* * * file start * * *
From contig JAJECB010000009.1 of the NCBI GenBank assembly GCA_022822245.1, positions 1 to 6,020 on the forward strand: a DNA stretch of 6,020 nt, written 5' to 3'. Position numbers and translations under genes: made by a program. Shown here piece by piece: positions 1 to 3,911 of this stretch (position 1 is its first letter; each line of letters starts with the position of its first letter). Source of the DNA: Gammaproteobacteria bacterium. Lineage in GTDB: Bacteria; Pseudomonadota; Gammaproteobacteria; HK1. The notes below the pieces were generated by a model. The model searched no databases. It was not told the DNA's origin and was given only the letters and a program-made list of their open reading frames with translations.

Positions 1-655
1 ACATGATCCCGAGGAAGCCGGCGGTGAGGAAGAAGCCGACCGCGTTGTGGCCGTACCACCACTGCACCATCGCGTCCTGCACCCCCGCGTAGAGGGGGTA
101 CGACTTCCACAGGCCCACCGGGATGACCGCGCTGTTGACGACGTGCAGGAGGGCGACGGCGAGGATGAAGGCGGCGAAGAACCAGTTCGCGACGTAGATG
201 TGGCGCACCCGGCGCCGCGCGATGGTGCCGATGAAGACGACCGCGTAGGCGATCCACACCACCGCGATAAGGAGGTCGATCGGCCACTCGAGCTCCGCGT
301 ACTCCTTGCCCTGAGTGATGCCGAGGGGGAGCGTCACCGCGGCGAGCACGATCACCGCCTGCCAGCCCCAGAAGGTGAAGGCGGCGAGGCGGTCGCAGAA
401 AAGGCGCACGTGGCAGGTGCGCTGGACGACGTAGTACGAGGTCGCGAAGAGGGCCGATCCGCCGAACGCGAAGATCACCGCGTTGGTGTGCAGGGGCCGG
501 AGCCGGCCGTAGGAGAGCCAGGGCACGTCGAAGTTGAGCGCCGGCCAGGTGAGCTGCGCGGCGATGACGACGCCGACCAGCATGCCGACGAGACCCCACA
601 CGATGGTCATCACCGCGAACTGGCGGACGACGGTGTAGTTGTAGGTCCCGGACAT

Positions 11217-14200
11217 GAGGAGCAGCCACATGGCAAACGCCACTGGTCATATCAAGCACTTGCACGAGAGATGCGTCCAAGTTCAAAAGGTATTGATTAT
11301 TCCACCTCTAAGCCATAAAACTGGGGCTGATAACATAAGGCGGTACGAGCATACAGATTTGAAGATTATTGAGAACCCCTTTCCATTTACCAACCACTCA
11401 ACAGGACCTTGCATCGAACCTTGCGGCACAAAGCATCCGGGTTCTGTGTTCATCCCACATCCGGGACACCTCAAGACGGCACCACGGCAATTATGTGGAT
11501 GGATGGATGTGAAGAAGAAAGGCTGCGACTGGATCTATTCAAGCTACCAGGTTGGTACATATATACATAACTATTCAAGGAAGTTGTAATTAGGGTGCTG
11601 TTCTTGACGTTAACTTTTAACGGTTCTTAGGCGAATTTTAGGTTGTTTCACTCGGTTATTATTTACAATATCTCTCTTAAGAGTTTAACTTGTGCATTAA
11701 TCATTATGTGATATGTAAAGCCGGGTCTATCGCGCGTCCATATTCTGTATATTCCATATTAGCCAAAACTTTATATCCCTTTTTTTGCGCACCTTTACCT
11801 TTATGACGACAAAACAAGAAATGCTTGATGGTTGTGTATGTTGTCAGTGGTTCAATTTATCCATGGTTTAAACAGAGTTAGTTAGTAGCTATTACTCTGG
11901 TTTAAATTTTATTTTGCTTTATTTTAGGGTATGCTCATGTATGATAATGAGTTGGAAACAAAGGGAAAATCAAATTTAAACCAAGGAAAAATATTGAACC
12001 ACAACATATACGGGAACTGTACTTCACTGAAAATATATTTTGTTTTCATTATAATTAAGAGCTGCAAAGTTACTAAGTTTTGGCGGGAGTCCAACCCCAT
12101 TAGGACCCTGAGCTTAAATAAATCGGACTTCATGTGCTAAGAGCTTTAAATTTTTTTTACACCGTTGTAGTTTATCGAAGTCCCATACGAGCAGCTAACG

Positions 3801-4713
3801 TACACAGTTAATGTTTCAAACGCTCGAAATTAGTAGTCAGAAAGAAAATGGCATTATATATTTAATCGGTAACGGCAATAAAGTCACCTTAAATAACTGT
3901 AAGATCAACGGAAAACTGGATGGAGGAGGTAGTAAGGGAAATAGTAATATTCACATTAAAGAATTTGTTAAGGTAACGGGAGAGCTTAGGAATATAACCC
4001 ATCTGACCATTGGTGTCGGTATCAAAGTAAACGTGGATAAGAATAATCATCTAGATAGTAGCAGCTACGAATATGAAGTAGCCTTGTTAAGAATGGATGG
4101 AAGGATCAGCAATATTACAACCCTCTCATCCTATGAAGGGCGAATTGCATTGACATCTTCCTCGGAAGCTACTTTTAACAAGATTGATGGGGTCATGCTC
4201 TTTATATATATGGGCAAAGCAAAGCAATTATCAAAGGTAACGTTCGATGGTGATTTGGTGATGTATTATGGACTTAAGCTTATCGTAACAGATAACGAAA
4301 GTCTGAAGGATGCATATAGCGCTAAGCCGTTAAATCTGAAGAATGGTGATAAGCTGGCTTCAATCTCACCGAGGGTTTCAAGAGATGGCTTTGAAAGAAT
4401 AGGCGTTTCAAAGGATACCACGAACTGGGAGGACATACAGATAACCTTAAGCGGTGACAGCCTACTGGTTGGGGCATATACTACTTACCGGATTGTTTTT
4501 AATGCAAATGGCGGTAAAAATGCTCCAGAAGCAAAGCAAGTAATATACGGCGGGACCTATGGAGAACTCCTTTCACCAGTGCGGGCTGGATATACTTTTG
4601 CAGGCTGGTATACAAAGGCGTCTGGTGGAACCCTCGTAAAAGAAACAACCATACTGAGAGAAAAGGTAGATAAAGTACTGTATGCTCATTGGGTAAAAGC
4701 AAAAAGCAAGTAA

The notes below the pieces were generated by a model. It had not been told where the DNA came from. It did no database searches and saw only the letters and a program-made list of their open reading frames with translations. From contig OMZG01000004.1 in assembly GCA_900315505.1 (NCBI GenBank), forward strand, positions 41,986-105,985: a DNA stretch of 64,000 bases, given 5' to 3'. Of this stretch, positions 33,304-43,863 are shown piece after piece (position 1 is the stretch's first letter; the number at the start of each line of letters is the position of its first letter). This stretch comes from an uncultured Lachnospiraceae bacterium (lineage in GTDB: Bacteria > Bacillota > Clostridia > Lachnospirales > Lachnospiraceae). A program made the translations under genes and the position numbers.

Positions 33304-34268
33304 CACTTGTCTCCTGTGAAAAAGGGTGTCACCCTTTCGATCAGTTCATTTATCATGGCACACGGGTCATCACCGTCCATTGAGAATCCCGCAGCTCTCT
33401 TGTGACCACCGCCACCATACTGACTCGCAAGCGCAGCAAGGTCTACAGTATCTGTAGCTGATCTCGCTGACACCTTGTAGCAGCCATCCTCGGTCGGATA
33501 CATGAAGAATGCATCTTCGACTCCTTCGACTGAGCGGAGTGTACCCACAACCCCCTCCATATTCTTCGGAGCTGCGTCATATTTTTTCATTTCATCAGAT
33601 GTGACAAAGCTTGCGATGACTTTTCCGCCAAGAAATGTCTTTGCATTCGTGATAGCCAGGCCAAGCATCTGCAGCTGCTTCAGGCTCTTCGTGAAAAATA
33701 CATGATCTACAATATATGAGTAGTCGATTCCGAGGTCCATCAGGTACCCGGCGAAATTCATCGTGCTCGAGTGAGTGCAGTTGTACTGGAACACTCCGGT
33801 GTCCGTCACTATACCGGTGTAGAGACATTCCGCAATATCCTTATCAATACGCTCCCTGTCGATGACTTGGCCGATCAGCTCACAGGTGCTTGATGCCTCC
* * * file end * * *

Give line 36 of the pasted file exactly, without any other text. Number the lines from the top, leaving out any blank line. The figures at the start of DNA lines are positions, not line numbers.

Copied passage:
33501 CATGAAGAATGCATCTTCGACTCCTTCGACTGAGCGGAGTGTACCCACAACCCCCTCCATATTCTTCGGAGCTGCGTCATATTTTTTCATTTCATCAGAT